BSG National Introduction to Gastroenterology

Friday 13 November 2015 - Council Chamber, Royal College of Physicians

The BSG is holding its first introductory day for newcomers into higher specialist training. Our main aim is to welcome them to our great specialty but particularly to encourage them to look into the future not so much as the training programme ahead of them but beyond that into a career in gastroenterology.

We feel that many trainees focus on their training years that lie ahead and so don't take a long view about training as a pathway to prepare them for their eventual career as a specialist.

The morning comprises a series of introductory talks from senior gastroenterologists who have wide experience of training. In the afternoon there will be a series of 'Musical Tables', which will commence after lunch and continue after tea. Between 10-12 trainees will rotate around separate tables which will be hosted by a gastroenterologist and a trainee where a series of relevant topics will be presented and discussed in a more informal manner.

The BSG Training Committee, the BSG Trainees' Section and your regional Training Programme Director all support this very important day and strongly encourage you to come along. It may very well be that the consultants where you are working are aware that you won't be in the hospital that day but we do advise you to check this and book your study leave for the day. There is no attendance fee, lunch and refreshments are provided and the BSG will reimburse your travel expenses (but you must please take advantage of any advanced booking discounts if using the railway).

Please contact Janet Bassett ( This e-mail address is being protected from spambots. You need JavaScript enabled to view it ) to reserve your place.


BSG/RCP joint conference: 'GI Cancer in the UK: Can we do better?'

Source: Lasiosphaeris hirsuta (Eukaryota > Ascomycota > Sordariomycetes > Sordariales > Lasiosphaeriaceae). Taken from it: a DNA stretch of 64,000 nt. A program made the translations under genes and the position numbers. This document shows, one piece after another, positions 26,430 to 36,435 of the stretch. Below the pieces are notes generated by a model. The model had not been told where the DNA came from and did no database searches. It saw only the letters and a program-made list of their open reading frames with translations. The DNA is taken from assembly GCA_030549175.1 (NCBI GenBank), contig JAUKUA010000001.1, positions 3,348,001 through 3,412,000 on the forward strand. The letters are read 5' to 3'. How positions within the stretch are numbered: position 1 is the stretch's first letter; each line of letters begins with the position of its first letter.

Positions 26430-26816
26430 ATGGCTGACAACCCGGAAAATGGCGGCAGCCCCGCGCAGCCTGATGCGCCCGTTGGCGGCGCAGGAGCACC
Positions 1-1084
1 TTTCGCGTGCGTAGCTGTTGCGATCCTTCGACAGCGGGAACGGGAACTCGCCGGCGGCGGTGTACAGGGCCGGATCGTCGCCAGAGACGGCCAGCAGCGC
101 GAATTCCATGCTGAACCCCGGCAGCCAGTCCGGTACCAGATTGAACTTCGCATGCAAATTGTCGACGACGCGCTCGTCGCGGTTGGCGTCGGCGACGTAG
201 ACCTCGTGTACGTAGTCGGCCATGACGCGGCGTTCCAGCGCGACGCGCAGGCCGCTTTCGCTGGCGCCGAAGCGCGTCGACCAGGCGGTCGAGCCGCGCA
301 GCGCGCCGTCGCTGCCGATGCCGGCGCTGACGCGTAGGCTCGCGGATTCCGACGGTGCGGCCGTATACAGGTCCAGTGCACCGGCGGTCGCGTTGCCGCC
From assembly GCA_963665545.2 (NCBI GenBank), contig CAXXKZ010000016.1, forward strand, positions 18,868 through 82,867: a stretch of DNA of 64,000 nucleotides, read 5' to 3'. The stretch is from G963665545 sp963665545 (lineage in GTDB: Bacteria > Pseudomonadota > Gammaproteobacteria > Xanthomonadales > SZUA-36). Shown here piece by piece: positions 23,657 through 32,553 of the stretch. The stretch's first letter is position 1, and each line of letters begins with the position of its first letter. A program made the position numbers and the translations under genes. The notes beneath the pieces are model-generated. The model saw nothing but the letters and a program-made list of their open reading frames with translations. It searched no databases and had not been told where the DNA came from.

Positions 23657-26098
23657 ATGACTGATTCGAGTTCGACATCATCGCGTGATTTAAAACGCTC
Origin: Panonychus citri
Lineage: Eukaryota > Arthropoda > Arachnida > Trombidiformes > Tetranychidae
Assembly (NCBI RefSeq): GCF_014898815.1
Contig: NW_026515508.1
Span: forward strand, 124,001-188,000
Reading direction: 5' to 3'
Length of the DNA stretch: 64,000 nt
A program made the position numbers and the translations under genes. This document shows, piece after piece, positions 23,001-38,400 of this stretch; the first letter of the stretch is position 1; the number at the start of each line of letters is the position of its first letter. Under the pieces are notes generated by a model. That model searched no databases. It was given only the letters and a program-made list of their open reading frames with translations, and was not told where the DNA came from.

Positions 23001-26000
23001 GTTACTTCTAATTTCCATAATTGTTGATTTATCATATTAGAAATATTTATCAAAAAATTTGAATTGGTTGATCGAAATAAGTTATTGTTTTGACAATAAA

"GI Cancer in the UK: Can we do better?" will take place at the Royal College of Physicians and is co-badged by the British Society of Gastroenterology (BSG).

BSG members can benefit from a reduced registration fee. Please follow the link below to book your place. Do so early to avoid disappointment. This conference is focused upon gastrointestinal cancer survival in the UK. With published outcomes in this country bearing unfavourable comparison with Europe, this meeting is set to explore the potential for the UK to do better - with the emphasis being very much on prevention and earlier detection. It also follows the recent publication of the Independent Cancer Taskforce's Cancer Strategy for England "Achieving World-Class Cancer Outcomes". The BSG hopes you will be able to attend what promises to be an excellent event with a high calibre programme of speakers.

The conference will provide a forum to cover:

  • prevention
  • screening
  • new pathways to earlier diagnosis
  • the primary and secondary interface
  • managing demand and capacity in endoscopy
  • improving detection.





National survey on faecal transplantation for C. difficile

Dear Doctor,